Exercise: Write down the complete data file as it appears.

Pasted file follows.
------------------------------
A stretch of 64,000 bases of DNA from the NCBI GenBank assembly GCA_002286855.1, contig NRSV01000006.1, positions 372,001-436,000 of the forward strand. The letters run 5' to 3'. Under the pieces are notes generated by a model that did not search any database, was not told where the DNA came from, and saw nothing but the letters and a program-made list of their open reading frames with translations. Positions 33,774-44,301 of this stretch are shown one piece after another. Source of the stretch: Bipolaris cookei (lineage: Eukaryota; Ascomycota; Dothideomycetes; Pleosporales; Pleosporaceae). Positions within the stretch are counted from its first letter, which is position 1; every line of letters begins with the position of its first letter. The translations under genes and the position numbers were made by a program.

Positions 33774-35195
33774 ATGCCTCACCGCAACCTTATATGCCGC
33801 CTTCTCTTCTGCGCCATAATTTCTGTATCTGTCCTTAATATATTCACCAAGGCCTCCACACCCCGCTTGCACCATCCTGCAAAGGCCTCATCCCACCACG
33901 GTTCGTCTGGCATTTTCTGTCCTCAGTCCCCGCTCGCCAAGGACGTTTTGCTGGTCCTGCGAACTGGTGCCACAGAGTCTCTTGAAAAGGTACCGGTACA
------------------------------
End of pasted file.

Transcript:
A stretch of 64,000 bases of DNA from the NCBI GenBank assembly GCA_002286855.1, contig NRSV01000006.1, positions 372,001-436,000 of the forward strand. The letters run 5' to 3'. Under the pieces are notes generated by a model that did not search any database, was not told where the DNA came from, and saw nothing but the letters and a program-made list of their open reading frames with translations. Positions 33,774-44,301 of this stretch are shown one piece after another. Source of the stretch: Bipolaris cookei (lineage: Eukaryota; Ascomycota; Dothideomycetes; Pleosporales; Pleosporaceae). Positions within the stretch are counted from its first letter, which is position 1; every line of letters begins with the position of its first letter. The translations under genes and the position numbers were made by a program.

Positions 33774-35195
33774 ATGCCTCACCGCAACCTTATATGCCGC
33801 CTTCTCTTCTGCGCCATAATTTCTGTATCTGTCCTTAATATATTCACCAAGGCCTCCACACCCCGCTTGCACCATCCTGCAAAGGCCTCATCCCACCACG
33901 GTTCGTCTGGCATTTTCTGTCCTCAGTCCCCGCTCGCCAAGGACGTTTTGCTGGTCCTGCGAACTGGTGCCACAGAGTCTCTTGAAAAGGTACCGGTACA